The UK Financial Conduct Authority grabbed six-years of call records from a Daily Mail financial journalist and exposed his sources at the request of its French counterpart.
Details of calls made and received by journalist Geoff Foster from 4 July 2007 to 14 June 2013, including the telephone numbers and identities of his sources, were handed over to the Autorité des Marchés Financiers (Financial Markets Authority) by the UK financial regulator.
Foster has been fined €40,000 by the AMF for alleged insider trading, relating to two “market report” articles published in 2011 and 2012 in which he reported on a possible bid from French luxury goods conglomerate Louis Vuitton Moët Hennessy to buy rival fashion retailer Hermès.
It is alleged that he improperly revealed “privileged information” in advance of publication, leading to the insider trading charge.
According to Bloomberg’s report of the hearing, Foster told the court: “In my 40 years’ experience, 27 years working for the Daily Mail, I definitively wouldn’t tell anybody what was going to be in my market report. It would have been a serious breach of my ethics and professional principles.”
A spokesperson for Foster and Daily Mail publisher Associated Newspapers has branded the court decision “deeply troubling” and as having “serious implications for financial journalism”.
Foster, who is now retired, intends to appeal the ruling.
On 22 September 2014 the FCA handed over all of its call data on Foster in two CDs, one of which contained an Excel file titled “AMF – Foster comms data 20140904”, according to court documents (translated from French).
It followed a request from AMF investigators on 14 August 2014 that the FCA hand over all material covering a five-year period that would reveal the existence of links, both social and financial, “between Foster and a third party, or one of his clients”.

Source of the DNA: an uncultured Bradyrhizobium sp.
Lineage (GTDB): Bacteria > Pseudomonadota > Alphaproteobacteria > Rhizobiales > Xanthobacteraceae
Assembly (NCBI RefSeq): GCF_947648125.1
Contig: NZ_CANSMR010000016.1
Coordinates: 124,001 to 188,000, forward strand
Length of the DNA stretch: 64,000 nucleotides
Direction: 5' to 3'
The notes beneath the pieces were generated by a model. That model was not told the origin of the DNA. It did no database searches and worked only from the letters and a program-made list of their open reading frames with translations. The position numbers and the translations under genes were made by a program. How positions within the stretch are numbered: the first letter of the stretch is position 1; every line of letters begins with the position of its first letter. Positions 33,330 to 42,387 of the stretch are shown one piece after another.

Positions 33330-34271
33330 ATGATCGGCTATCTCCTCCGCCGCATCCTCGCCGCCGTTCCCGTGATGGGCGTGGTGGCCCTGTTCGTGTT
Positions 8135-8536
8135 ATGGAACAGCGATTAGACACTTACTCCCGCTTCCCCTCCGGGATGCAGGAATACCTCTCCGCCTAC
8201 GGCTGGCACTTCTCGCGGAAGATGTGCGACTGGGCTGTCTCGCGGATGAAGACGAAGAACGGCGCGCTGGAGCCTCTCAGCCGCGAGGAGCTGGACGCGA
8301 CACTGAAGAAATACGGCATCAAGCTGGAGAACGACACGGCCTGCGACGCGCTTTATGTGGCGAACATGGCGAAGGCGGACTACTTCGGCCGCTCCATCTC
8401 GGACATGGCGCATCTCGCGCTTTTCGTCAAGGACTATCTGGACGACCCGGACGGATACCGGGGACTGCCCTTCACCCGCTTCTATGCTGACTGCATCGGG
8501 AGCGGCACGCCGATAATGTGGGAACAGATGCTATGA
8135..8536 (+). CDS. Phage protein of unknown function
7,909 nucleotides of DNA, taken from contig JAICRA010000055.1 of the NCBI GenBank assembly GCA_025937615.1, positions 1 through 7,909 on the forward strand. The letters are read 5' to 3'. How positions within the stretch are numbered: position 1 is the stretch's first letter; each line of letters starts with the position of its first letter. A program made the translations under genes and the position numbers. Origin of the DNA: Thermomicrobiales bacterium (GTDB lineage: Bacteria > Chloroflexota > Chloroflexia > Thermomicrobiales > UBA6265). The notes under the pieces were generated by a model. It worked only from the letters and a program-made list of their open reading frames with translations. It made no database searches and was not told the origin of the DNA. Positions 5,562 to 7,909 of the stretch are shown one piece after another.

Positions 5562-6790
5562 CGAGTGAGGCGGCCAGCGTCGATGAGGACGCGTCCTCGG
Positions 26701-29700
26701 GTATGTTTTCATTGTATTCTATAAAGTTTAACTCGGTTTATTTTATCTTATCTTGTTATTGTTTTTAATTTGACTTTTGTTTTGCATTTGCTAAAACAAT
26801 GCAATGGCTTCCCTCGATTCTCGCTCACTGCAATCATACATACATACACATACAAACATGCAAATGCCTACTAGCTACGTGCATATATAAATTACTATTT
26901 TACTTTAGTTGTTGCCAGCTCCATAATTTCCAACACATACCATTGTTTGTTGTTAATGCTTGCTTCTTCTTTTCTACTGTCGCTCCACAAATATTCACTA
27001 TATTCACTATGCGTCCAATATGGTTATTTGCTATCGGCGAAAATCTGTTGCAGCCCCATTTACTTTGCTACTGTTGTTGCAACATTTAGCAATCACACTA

According to court documents, the request was made under the International Organisation of Securities Commissions agreement, of which the AMF and FCA are both signatories.
In response to claims in court that AMF breached Foster’s human rights under European conventions, it claimed it had not specifically requested the details of his communications records.
The FCA is likely to have used the Regulation of Investigatory Powers Act, or RIPA, to obtain the data.
This was prior to an overhaul of the legislation in 2016 and before Press Gazette’s Save Our Sources campaign, which in 2015 succeeded in making any such requests for journalistic material subject to judicial sign off.
An FCA spokesperson told Press Gazette: “We do not comment on operational matters. However, we confirm that if we seek communication data as part of an investigation, we always comply in full with relevant legal requirements, including under RIPA.
“Our compliance with RIPA is subject to external inspection, and we have always been found compliant.
“Additionally, as part of standing arrangements under the multi-lateral MOU, we cooperate with overseas regulators, including the AMF, and share information for use in investigations.”
A spokesperson for Foster and Associated Newspapers said: ‘This is a deeply troubling decision with serious implications for financial journalism which Mr Foster intends to appeal.
“As the AMF recognised, Mr Foster – who retired some years ago and was the only journalist to cooperate at every stage of the investigation – never derived any personal benefit from trading in any shares and did not manipulate the market in any way.
“He has denied throughout that he ever told anyone what he was going to write and none of his articles came from insiders within any of the issuers of the stocks in question.
“The FCA’s decision to reveal a journalist’s confidential sources by submitting his phone records over many years – which were not even requested by the AMF – is an equally worrying aspect of the case.”
The Press Gazette Save Our Sources campaign was launched in September 2014 after this publication revealed that the Met Police had viewed the phone records of Sun political editor Tom Newton Dunn in order to find and punish officers accused of leaking information to the paper about the “Plebgate” affair.
The campaign helped prompt the Interception Commissioner to launch an inquiry which found police forces had used RIPA to secretly view the phone records of 82 journalists in order to identify their sources in a three-year period.
Up to 2015 such requests had been signed off internally by police forces themselves. The Interception Commissioner found that forces had ignored considerations of Article 10 (freedom of expression) of the European Convention on Human Rights which give a high level of protection to journalists’ sources under European law.
The commissioner then called for a change in the law to provide judicial oversight of telecoms requests to find journalists’ sources.
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